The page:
Electromagnetic interference (EMI) is defined as unwanted electrical or magnetic coupling between components in a module or system. Such coupling or cross-talk results to performance degradation and electromagnetic compatibility issues. With increased multi-functional integration and miniaturization of emerging consumer, IoT, and automotive electronics, component-level EMI shielding has become extremely important to prevent undesired electromagnetic (EM) coupling.
EMI noise in traditional modules with large components is shielded by metallic cans or creating physical separation between them. Shielding with conformal metal coatings on overmolded packages has also been demonstrated. Component-level shielding has been developed with integrated via-based shields inside packages.
In contrast to the prior approaches described above, Georgia Tech team has recently pioneered innovative multi-layered structures for more effective EMI shielding. In the near field region, magnetic fields, generated from sources such as power inductors and transformers, have lower wave impedance and hence are difficult to be shielded with blanket sheets of a few micron thickness. To address this challenge, unique thin magnetic-nonmagnetic multi-layered structures, which lead to high shielding effectiveness, are developed. The primary shielding mechanism for such thin multi-layered shields is the multiple reflections that occur at interfaces between magnetic and conductive thin layers because of impedance mismatch. Furthermore, by employing copper as a conductive material, absorption loss also contributes to high shielding effectiveness.
The Georgia Tech team, in partnership with Tango Systems, has demonstrated this concept with ultra-thin (< 5 micron) multi-layered shield composed of copper (Cu), titanium (Ti), and nickel-iron (permalloy) for noise suppression of 100 kHz to 100 MHz from DC-DC converters as an example. In this frequency range, such multi-layer shields placed between two magnetic coils show higher isolation or less near-field inductive coupling than traditional shielding materials such as copper or nickel films. Multi-layered structures composed of Ti, Cu, and NiFe showed 59 dB isolation, or more than 20 dB shielding effectiveness, much greater than NiFe-Cu shield or the NiFe-Ti multi-layered structures. This approach is now extended for further improvement in shielding effectiveness performance by employing oxide layers such as alumina within the multi-layered structures.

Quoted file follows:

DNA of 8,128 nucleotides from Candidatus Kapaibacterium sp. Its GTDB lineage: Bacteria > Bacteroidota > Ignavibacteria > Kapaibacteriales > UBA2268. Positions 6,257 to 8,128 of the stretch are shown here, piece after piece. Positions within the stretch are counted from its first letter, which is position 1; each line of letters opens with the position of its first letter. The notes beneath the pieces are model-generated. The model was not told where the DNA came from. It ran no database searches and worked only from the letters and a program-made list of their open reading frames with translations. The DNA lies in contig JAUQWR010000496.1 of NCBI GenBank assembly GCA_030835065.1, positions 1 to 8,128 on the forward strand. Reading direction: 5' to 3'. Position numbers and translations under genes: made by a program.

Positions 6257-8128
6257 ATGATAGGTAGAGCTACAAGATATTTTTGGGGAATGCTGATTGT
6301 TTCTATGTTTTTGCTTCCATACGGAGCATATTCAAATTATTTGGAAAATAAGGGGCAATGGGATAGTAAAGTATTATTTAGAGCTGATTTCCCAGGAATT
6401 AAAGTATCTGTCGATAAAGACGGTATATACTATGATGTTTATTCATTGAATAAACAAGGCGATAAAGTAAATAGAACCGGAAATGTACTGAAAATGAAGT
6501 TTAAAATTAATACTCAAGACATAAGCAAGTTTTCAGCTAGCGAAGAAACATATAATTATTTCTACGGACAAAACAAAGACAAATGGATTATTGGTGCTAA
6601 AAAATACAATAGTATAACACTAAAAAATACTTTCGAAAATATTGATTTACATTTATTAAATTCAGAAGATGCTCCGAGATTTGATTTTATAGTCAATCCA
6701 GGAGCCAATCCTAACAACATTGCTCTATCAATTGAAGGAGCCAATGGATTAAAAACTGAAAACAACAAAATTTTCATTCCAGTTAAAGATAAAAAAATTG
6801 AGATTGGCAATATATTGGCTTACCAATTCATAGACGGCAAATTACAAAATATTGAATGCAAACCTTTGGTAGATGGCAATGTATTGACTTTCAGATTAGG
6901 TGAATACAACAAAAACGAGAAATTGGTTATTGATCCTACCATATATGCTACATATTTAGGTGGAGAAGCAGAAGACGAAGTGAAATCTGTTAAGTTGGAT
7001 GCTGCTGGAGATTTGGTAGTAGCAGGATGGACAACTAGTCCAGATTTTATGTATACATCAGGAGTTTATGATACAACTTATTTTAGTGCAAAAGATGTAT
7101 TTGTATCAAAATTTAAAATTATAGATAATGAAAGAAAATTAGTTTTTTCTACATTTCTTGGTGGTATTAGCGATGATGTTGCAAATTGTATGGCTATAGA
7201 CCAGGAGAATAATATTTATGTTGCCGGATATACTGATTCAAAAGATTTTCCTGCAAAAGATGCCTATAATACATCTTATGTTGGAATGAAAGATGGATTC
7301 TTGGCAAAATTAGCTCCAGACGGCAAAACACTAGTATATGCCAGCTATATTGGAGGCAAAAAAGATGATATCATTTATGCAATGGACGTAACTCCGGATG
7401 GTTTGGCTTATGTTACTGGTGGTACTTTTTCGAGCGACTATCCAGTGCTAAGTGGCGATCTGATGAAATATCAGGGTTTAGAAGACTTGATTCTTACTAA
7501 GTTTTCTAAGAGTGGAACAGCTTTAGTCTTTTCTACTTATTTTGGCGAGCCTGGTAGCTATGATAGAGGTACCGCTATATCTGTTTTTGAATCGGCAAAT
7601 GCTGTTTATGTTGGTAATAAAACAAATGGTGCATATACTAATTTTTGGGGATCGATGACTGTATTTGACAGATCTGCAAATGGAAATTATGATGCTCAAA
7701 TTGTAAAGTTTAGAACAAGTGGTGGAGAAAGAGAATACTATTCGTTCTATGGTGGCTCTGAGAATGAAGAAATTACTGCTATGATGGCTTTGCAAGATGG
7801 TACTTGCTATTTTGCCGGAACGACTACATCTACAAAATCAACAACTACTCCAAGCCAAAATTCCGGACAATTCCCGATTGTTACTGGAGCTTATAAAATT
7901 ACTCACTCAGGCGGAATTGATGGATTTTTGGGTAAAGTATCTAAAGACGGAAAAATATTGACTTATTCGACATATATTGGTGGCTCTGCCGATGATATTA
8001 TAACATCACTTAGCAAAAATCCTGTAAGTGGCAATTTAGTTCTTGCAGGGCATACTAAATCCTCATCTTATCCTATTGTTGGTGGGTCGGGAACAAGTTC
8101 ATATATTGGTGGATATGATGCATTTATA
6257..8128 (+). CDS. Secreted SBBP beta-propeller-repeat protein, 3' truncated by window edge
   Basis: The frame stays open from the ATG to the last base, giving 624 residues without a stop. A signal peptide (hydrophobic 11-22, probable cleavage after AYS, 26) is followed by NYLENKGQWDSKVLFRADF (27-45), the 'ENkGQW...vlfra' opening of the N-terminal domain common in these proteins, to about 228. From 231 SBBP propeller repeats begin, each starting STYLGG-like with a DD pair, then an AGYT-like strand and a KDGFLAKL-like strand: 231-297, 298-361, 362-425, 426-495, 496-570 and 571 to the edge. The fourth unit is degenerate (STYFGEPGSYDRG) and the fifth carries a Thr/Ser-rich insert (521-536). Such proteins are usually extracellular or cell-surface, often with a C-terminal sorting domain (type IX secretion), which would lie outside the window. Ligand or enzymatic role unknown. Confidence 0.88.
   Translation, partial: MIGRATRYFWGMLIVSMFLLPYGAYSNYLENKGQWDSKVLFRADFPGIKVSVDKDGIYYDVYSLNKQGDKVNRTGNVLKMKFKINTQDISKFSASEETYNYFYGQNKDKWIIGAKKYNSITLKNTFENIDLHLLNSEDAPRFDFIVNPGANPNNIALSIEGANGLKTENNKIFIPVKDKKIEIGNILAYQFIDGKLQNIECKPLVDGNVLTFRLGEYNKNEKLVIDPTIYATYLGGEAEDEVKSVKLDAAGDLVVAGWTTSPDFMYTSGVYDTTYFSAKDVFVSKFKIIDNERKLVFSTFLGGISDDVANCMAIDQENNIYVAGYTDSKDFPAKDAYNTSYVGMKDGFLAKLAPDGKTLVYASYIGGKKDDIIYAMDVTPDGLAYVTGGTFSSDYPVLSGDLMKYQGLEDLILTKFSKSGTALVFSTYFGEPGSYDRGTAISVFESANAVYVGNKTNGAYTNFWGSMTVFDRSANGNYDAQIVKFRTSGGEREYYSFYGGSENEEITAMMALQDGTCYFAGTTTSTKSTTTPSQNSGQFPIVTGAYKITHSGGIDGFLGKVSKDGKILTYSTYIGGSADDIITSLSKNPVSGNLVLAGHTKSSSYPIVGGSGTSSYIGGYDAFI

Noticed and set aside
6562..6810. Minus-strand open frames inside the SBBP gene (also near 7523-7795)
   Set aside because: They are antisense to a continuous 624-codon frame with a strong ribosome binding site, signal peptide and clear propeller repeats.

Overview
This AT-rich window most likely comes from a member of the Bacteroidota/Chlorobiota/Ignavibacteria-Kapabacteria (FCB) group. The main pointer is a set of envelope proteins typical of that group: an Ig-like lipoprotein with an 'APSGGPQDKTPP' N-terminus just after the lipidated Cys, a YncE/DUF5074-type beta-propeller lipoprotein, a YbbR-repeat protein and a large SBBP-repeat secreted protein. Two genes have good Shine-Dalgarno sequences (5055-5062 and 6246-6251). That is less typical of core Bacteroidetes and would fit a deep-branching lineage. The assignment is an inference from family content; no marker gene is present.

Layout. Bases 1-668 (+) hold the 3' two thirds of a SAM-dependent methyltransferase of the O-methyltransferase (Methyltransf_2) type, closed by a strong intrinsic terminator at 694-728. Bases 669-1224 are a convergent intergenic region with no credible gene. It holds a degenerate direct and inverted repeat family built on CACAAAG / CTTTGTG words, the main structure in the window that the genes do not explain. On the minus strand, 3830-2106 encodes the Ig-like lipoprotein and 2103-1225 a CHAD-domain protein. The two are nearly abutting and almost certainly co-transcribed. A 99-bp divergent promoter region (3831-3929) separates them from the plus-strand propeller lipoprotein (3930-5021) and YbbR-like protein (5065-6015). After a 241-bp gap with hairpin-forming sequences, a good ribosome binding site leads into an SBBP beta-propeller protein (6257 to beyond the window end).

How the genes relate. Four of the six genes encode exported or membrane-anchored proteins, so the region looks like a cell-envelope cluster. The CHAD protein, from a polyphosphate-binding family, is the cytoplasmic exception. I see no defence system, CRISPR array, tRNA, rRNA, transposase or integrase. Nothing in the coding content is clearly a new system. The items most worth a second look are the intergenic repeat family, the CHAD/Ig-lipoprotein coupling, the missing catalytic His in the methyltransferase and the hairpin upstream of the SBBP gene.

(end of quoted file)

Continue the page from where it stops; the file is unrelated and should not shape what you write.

In addition to those multi-layered shielding materials, Georgia Tech team has also been pioneering package-integrated copper via-trench structures for component-level shielding between sensitive RF components. Such shields are now custom-designed for isolation between transmission lines, RF inductors, also RF power amplifiers. Since undesired EM coupling occurs both from above and below the substrates, innovative trench shielding structures with through-substrate vias or micro-vias are designed and demonstrated with 2-4 GHz shielding of above 65 dB even with component separation of below 0.5 mm. Georgia Tech is now extending these trench-via array and multi-layered conductor structures to 5G and other mm-wave modules in the frequency range of 28 GHz to 39 GHz.
This project is part of Georgia Tech industry consortium in System Scaling which includes about 40 end-user and supply chain companies and RF module companies.